Taiwan, officially the Republic of China (ROC), is the seventh-largest economy in Asia and the 22nd-largest economy in the world. With an export-oriented, dynamic capitalist economy, Taiwan is one of the Four Asian Tigers, along with Hong Kong, Singapore, and South Korea. The country is known for its rapid industrialisation between the 1960s and 1990s. In 1997, Taiwan was one of the few countries that withstood the Asian financial crisis due to its economic policy that restricted capital outflow.
In the past three decades, the Taiwanese economy has grown at an average rate of 4.8% year-over-year. Last year, the Taiwan economy expanded at a 2.6% rate. It had a nominal GDP of $589 billion in 2018. The IMF predicts that Taiwan’s economic growth will slow over the next five years, gradually decreasing to a rate of 2.1% by 2023.
However, economic sluggishness has not affected Taiwan’s job market. Taiwan’s unemployment rate was approximately 3.76% last year, the lowest it’s been in 18 years. This rate should remain stable for the next five years, according to IMF data.
Taiwan Economy: high income with an ageing population
The World Bank categorised Taiwan as a high-income economy. Taiwan’s GDP per capita based on purchasing power parity (PPP) reached over $53,000 in 2018. By 2024, the IMF expects Taiwan’s GDP per capita (PPP) to exceed $68,000.
The total population of Taiwan stood at around 23.5 million in 2018. Its population growth rate hit a new low last year at 0.08%. Around 15% of Taiwan’s population is 65 years old or older. Hence, the ageing population is one of Taiwan’s challenges.
Currency and central bank
Taiwan’s official currency is the New Taiwan dollar (NT$), which replaced the Old Taiwan dollar in 1949. It is issued by the Central Bank of the Republic of China (Taiwan), located in Taipei.
The Central Bank of the Republic of China (Taiwan) was previously known as the Central Bank of China. It received a new name in 2007. However, the same institution has been in charge of printing NT$ since 2000.
In 2018, Taiwan had an average inflation rate of 1.5% on consumer prices. The central bank expects Taiwan’s core inflation to remain at 0.78% in 2019.
The benchmark discount rate from Taiwan central bank is 1.375%, which has remained unchanged since June 2016.
Industry and trade
Taiwan’s economy is mainly driven by the services and industrial sectors, which contributed 62% and 36% respectively to Taiwan’s GDP in 2017. Agriculture contributes less than 2% to Taiwan’s economy.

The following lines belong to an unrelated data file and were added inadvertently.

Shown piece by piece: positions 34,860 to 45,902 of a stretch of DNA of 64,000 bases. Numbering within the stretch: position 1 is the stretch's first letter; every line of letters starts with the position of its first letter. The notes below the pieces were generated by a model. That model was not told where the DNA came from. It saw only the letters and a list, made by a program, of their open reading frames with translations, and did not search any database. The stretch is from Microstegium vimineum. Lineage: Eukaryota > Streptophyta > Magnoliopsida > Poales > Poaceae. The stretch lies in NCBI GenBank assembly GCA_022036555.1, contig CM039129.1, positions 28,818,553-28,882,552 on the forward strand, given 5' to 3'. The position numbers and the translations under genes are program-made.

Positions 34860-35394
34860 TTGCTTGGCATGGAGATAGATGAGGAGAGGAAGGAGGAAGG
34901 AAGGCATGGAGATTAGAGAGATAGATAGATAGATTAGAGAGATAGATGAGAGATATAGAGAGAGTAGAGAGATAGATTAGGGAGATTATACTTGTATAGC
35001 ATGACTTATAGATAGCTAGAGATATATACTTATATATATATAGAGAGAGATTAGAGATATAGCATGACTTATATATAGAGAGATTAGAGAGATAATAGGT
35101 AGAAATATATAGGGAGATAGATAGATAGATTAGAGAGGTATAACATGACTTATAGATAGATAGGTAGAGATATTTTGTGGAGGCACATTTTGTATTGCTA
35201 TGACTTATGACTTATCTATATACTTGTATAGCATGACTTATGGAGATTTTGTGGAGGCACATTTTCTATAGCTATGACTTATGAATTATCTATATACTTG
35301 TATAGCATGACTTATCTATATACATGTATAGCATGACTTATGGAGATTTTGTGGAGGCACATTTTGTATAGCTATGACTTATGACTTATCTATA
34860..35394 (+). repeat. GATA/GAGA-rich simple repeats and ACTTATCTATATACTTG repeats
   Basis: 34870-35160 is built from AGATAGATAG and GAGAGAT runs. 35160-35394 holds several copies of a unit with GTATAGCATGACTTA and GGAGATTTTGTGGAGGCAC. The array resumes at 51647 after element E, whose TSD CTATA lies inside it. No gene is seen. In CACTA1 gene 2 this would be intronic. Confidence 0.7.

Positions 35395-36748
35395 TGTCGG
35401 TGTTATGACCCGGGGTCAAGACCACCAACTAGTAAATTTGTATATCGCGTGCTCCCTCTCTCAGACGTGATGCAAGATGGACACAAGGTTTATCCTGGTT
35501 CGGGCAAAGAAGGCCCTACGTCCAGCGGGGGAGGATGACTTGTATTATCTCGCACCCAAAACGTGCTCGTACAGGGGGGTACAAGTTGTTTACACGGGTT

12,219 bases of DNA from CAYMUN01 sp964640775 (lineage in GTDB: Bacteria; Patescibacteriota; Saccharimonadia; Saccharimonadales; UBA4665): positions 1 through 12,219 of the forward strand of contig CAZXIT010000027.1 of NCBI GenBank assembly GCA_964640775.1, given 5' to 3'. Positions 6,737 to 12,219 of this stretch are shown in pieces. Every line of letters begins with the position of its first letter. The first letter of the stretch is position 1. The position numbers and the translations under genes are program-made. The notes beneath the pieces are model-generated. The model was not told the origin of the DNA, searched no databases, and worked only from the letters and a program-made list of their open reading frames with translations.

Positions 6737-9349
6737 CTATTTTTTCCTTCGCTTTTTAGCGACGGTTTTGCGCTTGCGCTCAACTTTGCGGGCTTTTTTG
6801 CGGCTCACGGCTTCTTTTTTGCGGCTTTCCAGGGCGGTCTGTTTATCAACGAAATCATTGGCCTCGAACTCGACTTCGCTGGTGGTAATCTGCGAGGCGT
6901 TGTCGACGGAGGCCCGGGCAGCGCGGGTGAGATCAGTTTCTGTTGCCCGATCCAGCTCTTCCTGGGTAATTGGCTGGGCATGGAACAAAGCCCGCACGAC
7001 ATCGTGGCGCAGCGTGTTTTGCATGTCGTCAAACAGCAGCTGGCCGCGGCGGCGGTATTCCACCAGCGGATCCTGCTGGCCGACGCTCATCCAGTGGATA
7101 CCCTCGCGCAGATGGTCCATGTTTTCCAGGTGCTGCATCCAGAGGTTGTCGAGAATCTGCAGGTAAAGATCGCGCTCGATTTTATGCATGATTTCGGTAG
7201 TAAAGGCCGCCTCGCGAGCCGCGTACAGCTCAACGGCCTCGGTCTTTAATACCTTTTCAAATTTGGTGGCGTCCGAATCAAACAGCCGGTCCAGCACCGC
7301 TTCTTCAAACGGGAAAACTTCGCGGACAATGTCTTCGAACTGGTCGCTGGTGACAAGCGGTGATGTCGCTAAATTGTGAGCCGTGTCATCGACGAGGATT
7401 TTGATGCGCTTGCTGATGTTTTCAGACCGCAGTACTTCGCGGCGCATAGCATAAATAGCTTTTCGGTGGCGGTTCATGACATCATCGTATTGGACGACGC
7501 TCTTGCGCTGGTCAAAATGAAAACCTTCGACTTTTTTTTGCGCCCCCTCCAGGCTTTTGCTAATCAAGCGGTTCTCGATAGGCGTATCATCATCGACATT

Industrial manufacturing also plays an important role in the Taiwanese economy, specifically exports of electronics, machinery and petrochemicals. The country is one of the world’s leading manufacturers of electronic components and devices, including LCD panels, DRAM computer memory, and networking equipment. Major hardware companies located in Taiwan include Acer, Asus, HTC, Foxconn, TSMC and Pegatron.
Trade and Competitiveness
The complicated relationship between Taiwan and the People’s Republic of China (PRC) affects Taiwan diplomatic relations at an international level. China claims Taiwan as part of its territory and insists that countries cannot have official relations with both China and Taiwan. Therefore, the majority of Taiwan’s trading partners do not have an official relation with Taiwan. However, Taiwan maintains informal relations with more than 60 countries worldwide and is an active member of several multilateral organisations, such as the World Trade Organisation (WTO), the Asian Development Bank and the Asia-Pacific Economic Co-operation (APEC) – all under the name Chinese Taipei.
According to the WTO, Taiwan was the 18th largest exporter and the 17th largest importer of merchandise in 2018. Top Taiwan trading partners include China, Hong Kong, and the U.S. Nearly 75% of Taiwan exports go to Asian countries.
Last year, the country managed to maintain a surplus in its trade balance. The total value of Taiwan’s exports reached $336 billion last year, up 6% from the previous year. Meanwhile, total Taiwanese imports stood at $286 billion.
In 2018, Taiwan’s FDI inflows reached $11.4 billion. According to the Index of Economic Freedom 2019, Taiwan’s economy is the tenth-freest in the world. Taiwan also ranks 13th on the World Bank’s Ease of Doing Business Index 2019.
Stock exchanges and capital markets
The Taiwan Stock Exchange (TWSE) was established in 1961 in Taipei. As of 2018, it had 928 listed companies, and a combined market cap of $1.04 trillion as of April 2019.
TWSE’s primary index is the Taiwan Capitalisation Weighted Stock Index (TAIEX). It covers all of the listed stocks excluding preferred stocks, full-delivery stocks and newly listed stocks that have been listed for less than a month.
A foreign investor can hold a majority interest in Taiwanese companies. However, the authority limits foreign investors’ ownership in several sectors, including telecommunications and media, gas, high-speed railways, airlines and international shipping companies.